Newspaper Page Text
Plant Forms in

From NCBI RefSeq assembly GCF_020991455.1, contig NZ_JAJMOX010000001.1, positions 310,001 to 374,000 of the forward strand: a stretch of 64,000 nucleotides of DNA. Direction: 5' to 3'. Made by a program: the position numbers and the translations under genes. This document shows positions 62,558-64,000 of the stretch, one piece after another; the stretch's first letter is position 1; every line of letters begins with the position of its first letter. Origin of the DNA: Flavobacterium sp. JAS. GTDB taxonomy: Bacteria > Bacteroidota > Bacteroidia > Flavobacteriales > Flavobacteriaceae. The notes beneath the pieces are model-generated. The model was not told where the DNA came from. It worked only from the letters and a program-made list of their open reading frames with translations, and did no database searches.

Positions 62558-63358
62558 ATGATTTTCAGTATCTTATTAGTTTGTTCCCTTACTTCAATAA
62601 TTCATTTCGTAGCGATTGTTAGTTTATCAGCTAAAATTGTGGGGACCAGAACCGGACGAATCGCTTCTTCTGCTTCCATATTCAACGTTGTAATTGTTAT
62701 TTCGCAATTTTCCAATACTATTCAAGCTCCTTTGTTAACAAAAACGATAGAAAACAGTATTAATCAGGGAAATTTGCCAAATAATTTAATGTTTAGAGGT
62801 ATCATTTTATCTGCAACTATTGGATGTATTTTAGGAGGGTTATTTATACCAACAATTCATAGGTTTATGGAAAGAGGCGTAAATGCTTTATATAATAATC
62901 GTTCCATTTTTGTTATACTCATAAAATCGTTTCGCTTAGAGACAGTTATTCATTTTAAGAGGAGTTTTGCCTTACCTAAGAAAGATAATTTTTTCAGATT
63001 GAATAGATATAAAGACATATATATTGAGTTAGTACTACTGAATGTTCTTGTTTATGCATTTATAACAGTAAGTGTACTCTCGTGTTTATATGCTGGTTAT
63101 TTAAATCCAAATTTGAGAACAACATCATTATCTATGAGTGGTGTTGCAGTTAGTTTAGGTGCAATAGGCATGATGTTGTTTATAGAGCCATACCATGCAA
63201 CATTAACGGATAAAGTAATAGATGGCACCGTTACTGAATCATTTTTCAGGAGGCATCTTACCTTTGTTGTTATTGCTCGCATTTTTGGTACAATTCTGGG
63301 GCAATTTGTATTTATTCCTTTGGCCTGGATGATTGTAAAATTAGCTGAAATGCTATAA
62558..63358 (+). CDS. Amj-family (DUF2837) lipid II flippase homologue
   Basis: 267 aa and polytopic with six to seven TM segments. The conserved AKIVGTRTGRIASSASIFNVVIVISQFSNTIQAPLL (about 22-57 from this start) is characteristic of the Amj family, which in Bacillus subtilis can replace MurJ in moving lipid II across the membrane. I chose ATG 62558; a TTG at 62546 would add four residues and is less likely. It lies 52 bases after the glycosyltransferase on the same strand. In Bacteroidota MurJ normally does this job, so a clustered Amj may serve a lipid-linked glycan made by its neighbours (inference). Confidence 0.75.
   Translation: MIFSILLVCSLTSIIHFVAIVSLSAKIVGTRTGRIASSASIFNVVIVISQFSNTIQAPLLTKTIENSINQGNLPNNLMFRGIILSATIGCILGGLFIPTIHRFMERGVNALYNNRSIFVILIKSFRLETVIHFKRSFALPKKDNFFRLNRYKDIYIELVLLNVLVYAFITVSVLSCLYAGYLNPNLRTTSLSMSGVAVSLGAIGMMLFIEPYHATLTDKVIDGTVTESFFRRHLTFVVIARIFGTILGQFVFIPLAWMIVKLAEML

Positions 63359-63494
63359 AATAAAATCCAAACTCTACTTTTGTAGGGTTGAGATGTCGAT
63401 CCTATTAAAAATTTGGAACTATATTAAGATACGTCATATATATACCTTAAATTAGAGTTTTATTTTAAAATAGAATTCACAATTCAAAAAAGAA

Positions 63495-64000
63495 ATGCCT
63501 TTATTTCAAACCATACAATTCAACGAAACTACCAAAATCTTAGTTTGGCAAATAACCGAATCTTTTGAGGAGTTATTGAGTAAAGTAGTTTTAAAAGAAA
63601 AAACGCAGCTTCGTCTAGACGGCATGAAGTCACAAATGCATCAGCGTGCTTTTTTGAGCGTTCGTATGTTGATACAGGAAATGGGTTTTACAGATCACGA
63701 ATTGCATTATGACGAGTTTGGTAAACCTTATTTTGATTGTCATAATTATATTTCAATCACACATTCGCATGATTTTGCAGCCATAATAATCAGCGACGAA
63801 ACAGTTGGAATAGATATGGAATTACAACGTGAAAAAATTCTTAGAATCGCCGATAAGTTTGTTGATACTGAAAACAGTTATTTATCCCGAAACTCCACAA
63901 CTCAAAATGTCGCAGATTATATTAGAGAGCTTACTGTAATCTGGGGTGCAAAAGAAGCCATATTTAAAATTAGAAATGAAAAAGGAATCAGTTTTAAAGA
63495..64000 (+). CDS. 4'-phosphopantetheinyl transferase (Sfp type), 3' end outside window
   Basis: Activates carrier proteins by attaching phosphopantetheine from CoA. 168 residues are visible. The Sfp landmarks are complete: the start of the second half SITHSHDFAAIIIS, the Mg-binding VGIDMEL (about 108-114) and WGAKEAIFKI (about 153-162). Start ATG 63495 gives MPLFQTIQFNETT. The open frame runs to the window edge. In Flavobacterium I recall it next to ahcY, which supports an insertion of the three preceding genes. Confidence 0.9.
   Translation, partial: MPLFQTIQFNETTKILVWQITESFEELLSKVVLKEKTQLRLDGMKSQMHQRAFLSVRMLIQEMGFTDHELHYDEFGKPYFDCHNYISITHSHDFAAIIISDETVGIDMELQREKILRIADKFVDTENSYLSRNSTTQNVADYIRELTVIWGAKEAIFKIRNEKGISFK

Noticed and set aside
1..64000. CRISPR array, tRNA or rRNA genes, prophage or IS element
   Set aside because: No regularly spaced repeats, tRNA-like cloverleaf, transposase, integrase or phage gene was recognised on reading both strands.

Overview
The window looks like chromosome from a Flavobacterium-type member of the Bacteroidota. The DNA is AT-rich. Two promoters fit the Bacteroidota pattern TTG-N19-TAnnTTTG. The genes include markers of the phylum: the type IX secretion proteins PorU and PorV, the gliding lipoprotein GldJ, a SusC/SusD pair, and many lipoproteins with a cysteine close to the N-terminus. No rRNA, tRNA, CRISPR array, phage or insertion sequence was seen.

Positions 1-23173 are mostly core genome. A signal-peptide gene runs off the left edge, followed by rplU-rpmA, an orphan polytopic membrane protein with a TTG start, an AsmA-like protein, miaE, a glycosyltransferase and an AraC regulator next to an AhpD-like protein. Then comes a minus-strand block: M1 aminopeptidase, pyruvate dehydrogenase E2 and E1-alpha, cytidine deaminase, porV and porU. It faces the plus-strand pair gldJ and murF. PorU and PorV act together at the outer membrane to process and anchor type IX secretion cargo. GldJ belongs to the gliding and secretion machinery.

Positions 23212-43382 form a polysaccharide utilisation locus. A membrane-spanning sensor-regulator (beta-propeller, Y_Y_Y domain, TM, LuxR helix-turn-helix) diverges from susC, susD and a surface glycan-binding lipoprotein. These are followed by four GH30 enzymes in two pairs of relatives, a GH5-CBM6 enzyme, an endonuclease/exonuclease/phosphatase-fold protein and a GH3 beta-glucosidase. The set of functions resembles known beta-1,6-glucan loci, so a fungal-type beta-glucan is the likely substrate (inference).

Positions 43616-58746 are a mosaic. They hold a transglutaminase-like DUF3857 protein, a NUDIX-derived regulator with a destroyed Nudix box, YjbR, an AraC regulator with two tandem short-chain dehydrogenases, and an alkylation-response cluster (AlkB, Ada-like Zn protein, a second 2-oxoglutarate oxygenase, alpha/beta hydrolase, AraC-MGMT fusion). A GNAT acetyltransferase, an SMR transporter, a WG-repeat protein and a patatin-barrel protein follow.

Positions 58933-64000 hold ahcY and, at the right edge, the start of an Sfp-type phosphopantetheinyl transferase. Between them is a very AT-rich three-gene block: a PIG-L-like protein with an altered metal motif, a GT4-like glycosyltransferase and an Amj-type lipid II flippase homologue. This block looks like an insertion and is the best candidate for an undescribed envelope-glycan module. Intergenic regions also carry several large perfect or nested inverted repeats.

Embroider THAT sounds a bit out of season now. when December winds are blowing and December snow is falling; but even "under the snow" there are ever so many odd and pretty plant forms, and, indeed, other nature forms, that we never think of taking as mo tifs for our fancy work. Yet why not? I remember once writ ing an article on the less usual flowers as employed in embroidery; and I re member, too," how many women told me that my list was a revelation to them. Look out of your window even now; or, if you are a city dweller and not a suburbanite, take a walk to the nearest park or square. There is the plantain, which flourishes all winter: its broad, squat leaves and circular shape seem to bring doilies and centerpieces immediately to the mind on embroidery bent! The dandelion plant is even more effective, with its spike leaves and its row of brave blossoms, which epring up every little while even in the midst of winter. Our evergreens are among the loveli est bits of vegetation we have. The Japanese understand this,' when acrpss a picture they paint a pine bough and behind it the "pale-faced moon"—noth ing more. Can't you just see a lovely bit of embroidery done on that same principle: a clump of fir or hemlock, \u25a0with a bit of snow on the end of the branches and a brown cone further down? Later on. In the early spring, you will look for Indian pipes and bracken fern; now you will turn with new interest to the Christmasy holly and mistletoe, tseeing new possibilities in them for all the year round. The laurel and bay leaves that may be had at this time of year offer all sorts of suggestions also. And the very withered leaves that lie, brown and crumpled, at our feet become beautiful when the needle fixes them permanently upon the "purple and fine linen." » This is work that raises embroidery to the level of the old tapestries and makes of it again an art instead of a handicraft. What color combinations are not possible! And yet how lovely the work is In white and on white, with just the faintest touch of color, perhaps, to bring out a shadow or deepen a de pression! Moreover, there is the greatest choice in the variety of stitch used and the method of treatment. Heavy allover work, delicate outline, long-and-short, geedstitch— all have their place here, and you may take your pick of one or more. Even dress decoration may look to the plant forms for new ideas: a eklrt hem of the delicate bracken fern. for instance, or a thread-lace joke in mistletoe. Your model is the Important thing; like an artist, you must work from life, or at least from a photograph of life. Of course, if you really are an artist, in the narrower sense, and can draw your design from the plant itself, that is a different matter; but most of us will be content to photograph the plant and then work from the photograph. The other important thing is accurate measurement. Do not feel, however, that repeated designs must be exactly alike. A little symmetrical irregularity is the prerogative of nature. The best way to photograph the plants, by the way, is to put them against a background of black velvet. which reflects no light and shows plainly every point, every shadow and relief and delicate curve or curl. Green takes light in a photograph and seems almost white. If you will once try this form of em broidery, it will become almost an ob session with you— l know, for I have had the fever. It will certainly, as I said before of the wild flowers, make you more of a botanist and a lover of the open, and it will most assuredly make you more of an artist In the form your needlework will take. Snterlmtng MANY little annoyances incurred by the home dressmaker may be avoided by a judicious use of her great ally, interlining. There are the light evening dresses, for instance, which will not hang well because of their fllmsiness. This may be remedied by sewing within the hem or facing a strip of light flan nel or broadcloth, in a shade that will not show through and change the color of the dress. This will weight the skirt down without adding any superfluous bulk. Cloth and dark silk blouses should all have interlinlngs, some white wash material beine best for this pur pose. These should be loosely basted In, so that they can be removed with out trouble: and they will then serve the double purpose of protecting the underclothing from the waist and of assuring an always clean blouse lin ing. Linen collars are also benefited by interlining. I refer to the sewed-on collars and cuffs ot tailored shirt waists ; these should be made double and should have an Interlining of rrsuelin or linen, thoroughly shrunk. This will keep them in firm and in en upright position always. Purlap &uej ffTTANDSOMER than hooked, cro- J-— I cheted or woven rag rugs!" •*\u25a0 -*• This was the exclamation that sent the eyes of - all the club to Mrs. Brown's new burlap rug. And it really was a beauty. "It was really very easy," said little Mrs. Brown, with a pretty blush; "I just cut out a square of J ,''iß burlap the e!s> I Tranted, and then! drew on it with crayon a close design of scrolls and spirals. Then I threaded a.tap<» needle— a carpet needle will do or a mattress one —with rag rugs in two shades of blue. These etnps I cut half an inch wide and not too long, so that they should not get twisted. Across the width of the ru? l sewed these rags in stem stitch, with the rows Just as close together as possi ble. And that was all there was to it!" "Won't the burlap pucker?" asked anxious Mrs. Green. "Oh, no," said Mrs. Brown, "not If you are careful to work your stitches loose ly. That Is the secret of success in the making of your burlap rug." And that she had mastered her secret tpc all agreed. \u25a0_ v~ FOR THE INDUSTRIOUS NEEDLEWOMAN ELEVENTH HOUR SUGGESTIONS FOR GIFTS JUST one week before Christmas and you have hunted and hunted and have not found the little in expensive gifts down on your list Are you worrying? Never mind! Here are three suggestions for em broidery on little gifts, each one of which can be made in an evening. There's a square pincushion, for in stance, that can 'be embroidered, and with the back surface can be bound over a Bilk form that you can pur chase for a trifle. Work the flower forms in solid stitch and the leaves on each side of the " stem in the same way. The centers should be eyelet work and* the larger dots worked in the same way. PRESENTS FOR THE MEN fT^HERE are many little things which j may be made for men, and. which -^- will be really acceptable. Here are a few of them, now that "Christ mas is coining." Knitted cravats in his favorite color, In plain pattern or in fancy stripes. A knitted silk soarf 'or muffler for cold winter weather. The scarf, of course, is for wear with evening dress. A crocheted or ribbon watch fob with a hammered coin as ornament. The ring and the fob attachment may be pur chased at any jeweler's. Initialeri handkerchiefs or those marked with his monogram. Perhaps a plain border design may be added, especially in a silk -handkerchief. Laundry, collar and cuff or soiled handkerchief bags in tan linen.- with an embroidered or stenciled monogram. A leather tobacco pouch. Do not for get the initials which make it really. his! A knitted sweater ))r golf jacket, if you are looking for a really nice gift.. A match ; tray, . consisting of a glass saucer, covered with raffia, and with a raffia holder at the side for tho match box. ; - ADELAIDE BYRD \u25a0 - - . --- 1 For variety work the little half forms in each cornef* in eyelet work. This will * give ' a combination that i 3 ef fective, for through the openings the colored cushion will show ;. and tben, t<»o. there is relief for the eye and the hand of the worker. • Pad the scallops -and w-ork in but tonhole stitch. For the back the same square is used, with the slots for running the ribbon through. The central flower design, of course, j Is unnecessary; With colored ribbon- to match the foundation, this pln cxishlon is a charming gift for a friend. How. about a little bag for money or jewels? The useful holder is shown in, A ; roll of narrow white tape, with his autograph worked in black wash silk, for sewing ' on underwear, -etc. A triangular bookmark made of -two pieces of thin cardboard,' covered with silk and- lined with chamois and then sewed -together, so. that the .leaf can ba slipped between and'the book closed. A burlap case for J. playing cards, chamois : lined and bound with metallic upholsterer's glrnp. Glove fasteners hold the ; pocket shut. * j ' An embroidery hoop, . the lower half \u25a0 wound . with . ribbon for a.• tie-holder, the upper, half covered. with cretonne stuffed with . cotton for a tiepin \ cushion. ' A coat hanger, covered with chamois and with."cotton-stuffed;pads at the ends for the shoulders of the coat. A combined penwiper, and paperweight, being a flat * stone or .= piece of; wood coy- ' ered with burlap,; and theni half a 'dozen leaves of chamois : held : to -it by : a strip of furniture gimp sewed all; around,' A trai-eling tie and : handkerchief case: pockets for. the handkerchiefs and:straps for i the ' ties to \u25a0 go ; under.fe ,The i outside is • •burlap.'- 1 -. the lining' linen, > and t there i is cardboard .between.; Glove fasteners again ; effect ; a closing. the ! finished sketch buttoned down, se curely and suspended on a ribbon that is tied around the neck or to the; inside of the corset. The' plain portion is the back. The • whole should ' be -of \u25a0 me dium-weight linen. Pad the ecallops jf or tfje ilAbib. A baby pillow. A carriage cover. A pair of linen bootees. • A lawn or nainsook "gown.;/ An underskirt with a linen body. Tiny white silk! socks'*, or-stockings.- ' A veil, for winter 'weather. White or pink or blue mittens for the same season.' \u25a0 \u25a0 \u25a0'\u25a0\u25a0.-/ -': ' ~-f~---^,. '*?l&!sg&§i All ; of 4 these embroidered or knitted or crocheted or somehow done-by; hand for love of; the; baby. - Itnen HEAVY fabrics, 'linen 'especially, are very hard \ to se i w~ even', when i they are new." ', Any' one :\u25a0 who " has done much hemming •••'of ';, napkins^ towels and tablecloths does not .need to be* told this. This stiffness; may be^overcome v and \ the work m ade' much : easier .by' keeping at your side -J a ;; glass of I warm 'i water • and dipping, your; ringers: into it as you'work. The linen-lsithenisoftened. : -.' :\u25a0\u25a0-:\u25a0.\u25a0 and work in buttonhole stitch. . Now, when doing the top of the little bag, allow for - a hem on the' upper edge. Work the scallops, as usual and the little forget-ma-nots in either white mer cerized cotton or white, and blue. Work THREE CHRISTMAS GIFTS DOWN south, "befo\ de wah" the .darkies used to gather on: Chris t...; mas i morning and \u25a0".; plead to each member of the. family, "Christmas gif , massa! Christmas : gif, miss!" Nowa days"our friends and. relatives some times' seem to "\u25a0\u25a0 utter ';.' the same words, in effect., all December.; Here are. three bright \u25a0 ideas: -the first for? Sister -Dolly, the second for. Aunt Jane and the third f or^Greataunt Eliza.. , • . Of three smair gray chamois skins, cut two in ' the shape of [ a bag, 6x6 ' inches, , and the pieces exactly; alike. The cor ners must be* rounded>. Machine-stitch these \u25a0 together, ; with '.i the J two : top edges left. open. -Around this .top cut a row of eyelets \u25a0< large enough ;to hold No. 2 rib bon ; from '\u25a0• the- third '\u25a0' skin cut '\u25a0 a : circle the f. usual ;; size : f or> a -j face /chamois. VAs before, .run- eyelets and ribbon- through this ;'. also. From > the j pieces left / from the third skin (cut carefully!) : : make still a third bag exactly- like the others. In 3 this : place *f the *\u25a0. powder.. >y Thus ;\u25a0 your .triple 'bag: is \! 'always ready." > \u25a0-\u25a0-\u25a0;..' . ' Get'apair.of lamb's-wool: slipper' soles, such*; as i thoselused* for sllp . pers. '\u25a0*; Gather ,v, v three-Inch! ribbon *- on \ one edge * and . sew.' its tol the •; soles. "Do j this by tturningithe> ribbon* wrongs side = out and ibackstitching^around^the; sole > and [ then * turning i the ; ribbon > over/is Hem '- the tODiorJshlrriit'over.elasticiandlruniin'a a buttonhole in the flap of the first piece, attach a button to the last made disk and sew the two parts together along the inner edgee of the scallops. Just at the bend of the back p>?.rt, shown by a dotted line, sew a narrow, strong white ribbon or linen tape. If the little, carrier be for jewels, a chamois lining should be cut, the two sides buttonholed together and the little pocket slipped in, but not attached. The long design is a new idea for a hatpin holder. It Is the. upper surface. There is another piece -exactly like the top in shape, and two bnttortholed slots. The two pieces are stitched together and ribbon is run through the holes at the top. holding a glass test-tube inside. The latter costs 5 cents for one of me dium size. Work the flower clusters in solid stitch and let the chain of little dots and the three lines of ovals be eyelet work. Pad the scallops and work In buttonhole stitch. Run white or. colored ribbon through the slots. If you wish you can give this dainty thing with a pretty hatpin In the holder. Here are three ways to help you out in. the last week of perplexity. And re member, that, after all, the gift with a .little of the giver's loving work in it la doubly appreciated. ribbon dra-r-strtng. Here is a pair of pretty and useful ribbon slippers. Get : a candy box (of coursa, I mssn get as many candy boxes as you hava candy-loving friends and relatives) and cover, it with flowered . silk, sewing in place at- the corners. Cut about an eighth of an inch -too long at top and bottom ; and ' paste neatly down with library paste. Over the bottom of the box paste a piece of glazed white paper, cut so that Just a border of -the silk shows .-all -around. Do the same at the top, lining .with the glased paper. Then fill the : box with homemade candy — and there 'you are! ©fie Stem g>tttcfj STEM STITCH may, be embroidered on the 'machine': as well as .by hand. I Here, is the method followed: Sev/-: with i father, a short stitch along the stamped, lines. Be -sure: to follow pattern- directly. Then thread a needle with embroidery silk and' pass the needle and; thread,: eye first, under each stitch. Keep on^ the upper \u25a0• side of the material. If- it >\u25a0 is - thin : , fabric, put paper under neath i before working. 1 AThis -i method » results in a well-raised cord r that is in. much quicker time 'than by t hand '- embroidery, \ and is, besides,- quite i as -effective. 1 ' \u25a0 The San Francisco Sunday Call WHAT IS MEANT BY KNITTING TERMS WOMEN often write to me to know what is meant by the terms used in directions for knitting. It 13 for these of my readers and for others similarly placed that I print tho follow ing explanations: Casting on stitches— Mako a loop in the yarn and slip it on a needle; next slip the second needle into the loop, throw the yarn around it. draw It through and clip the loop then formed to the left-hand needle, which ia thrust through It from front to back. Into tha second loop put the right-hand needle, make another loop and slip in on tha left-hand needle, and repeat to the re quired number of stitches. Knitting- plain— Cast on the number of stitches required, and insert ths right-hand needle into the first stitch; throw the yarn over, and draw It through to form a loop. Repeat for all the stitches on tha left-hand needle. * Seaming- or purling— Throw the yarn from its usual position at tha back o&. the work to one in front of the right hand needle; then insert the point of this needle under the next stitch* thrusting- it through from right to lefu Instead of as in knitting" plain. The right-hand needle 13 now ia front of the left-hand one; then throw the thread around tha right-hand needle, the same as in plain knit* tins; but draw tha loop backward in stead of forward. Purl as many stitches as required, and then throw the yarn back of tha needle again. Slipping- a stitch— Slip from tho left hand to the right-hand needle, with out knitting" the stitch. Increasing- or making a stitch— Knit one and purl one in the same stitch, or throw tha yarn in front of tha needle and knit plain. Decreasing- or narrowlnff a Btltch— Knit two stitches together as ona. Binding off stitches— Slip one. knit one; with the left-hand needle draw the one slipped stitch over tha knitted one. Continue slipping the first stitch over the last knitted stitch until there Is only one stitch left on tho needle; break off the yarn and dra*ar it through this last stitch. . - hatpins anb S)airpins THERE are all sorts of cushions and holders now mads for holding those two necessities of feminine life, hatpins and, hairpins. Many of these can bo made at home for Christ mas gifts. V There is the hatpin cushion, which, la really an elongated pincushion, mada of soft plush and padded over a basket or cardboard ring covered with damaak and bordered with gimp or galloon. Then there !s the combined hatpin aci, hatholder, which is really a cushion cf the sort just described with a cre-j tonne-covered stick fastened to its back and surmounted by a padded circle of wool or heavy cardboard. On tW3 th 3 bat is placed. _ , % The hatpin box may be fa3hioned from a 'glove box. It is covered outside with ribbon and lace and artificial flowers (padding with sachet-sprinkled cotton is a pretty touch), and the bottom of the box Inside 13 divided into compartments either by wire spiral fastened lrrto it or by velvet-coy/red cardboard divisions like those in boxes for silverware. Hairpins .also have their cushions nowadays. They are very much lika small, round pincushion?, and so any variety of style is permissible. Tha novelty. -- however, consists in tha cushion tops, which may be of light bur lap, net or a kindred wide-meshed ma terial (on© I saw recently wa3 really a wire strainer ever thin silk, with its binding concealed by a lace Tuffle) ; and in the stuffing, which must be very loose and yet compact, bran or cotton wa3t« is best. Finally there is the -crocheted hair pin holder, consisting of many crocheted loops, in the style of children's horaa leins. on which the hairpins are hung. One pretty holder of the sort shows a doll's head for the top. A pink ribbon bow is tied under her chin to fastea her v lace cap. and Incidentally to con-> teal the fasteninc: ateo of the dozen or^ so long loops of pink crochet yarn. Jfur ®imc NOW that fur season Is again upon us, there are many of us who have fur garments we will not trust to professional renovating^ Hero are a few hints which will provo useful: Cut fur always from the skin side, and ivlth s. knife, not a pair of scis sors. Cut the skin through and th« fur will come apart of itself. When you are piecing the fur. ba sure to fit it so that the fur runs in the same direction on both pieces. You can tell this in thick fur, where it is not easily visible, by brushing or rubbing the fur and seeing in whlcH direction the hairs lie. Sew fur not by seaming, which makes an ugly ridge, but by overcast ing with a heavy thread which has been previously rubbed with shoe maker's "wax. Furs may be washed in a suds of lukewarm water and white caatila soap. Shake the fur upside down in the suds, being careful not to rub with the soap itself. Dry by fasten* ing on a board, fur side down an<l well stretched, after rinsing- two or three times in clear, cold water. White furs may be washed in tho same way a3 the above, but a little washing ammonia should be added to the soap and water. Thl3 keeps the fur, whi te acd makes it fluffy. » Never try to brush fur to clean it; long-haired furs, however, may b« combed out with a coarse eomlv Muffs should be shaken out befW£ using- them/ Never hold a muff cf-Jss to your body; it wears the fur oat in time. k '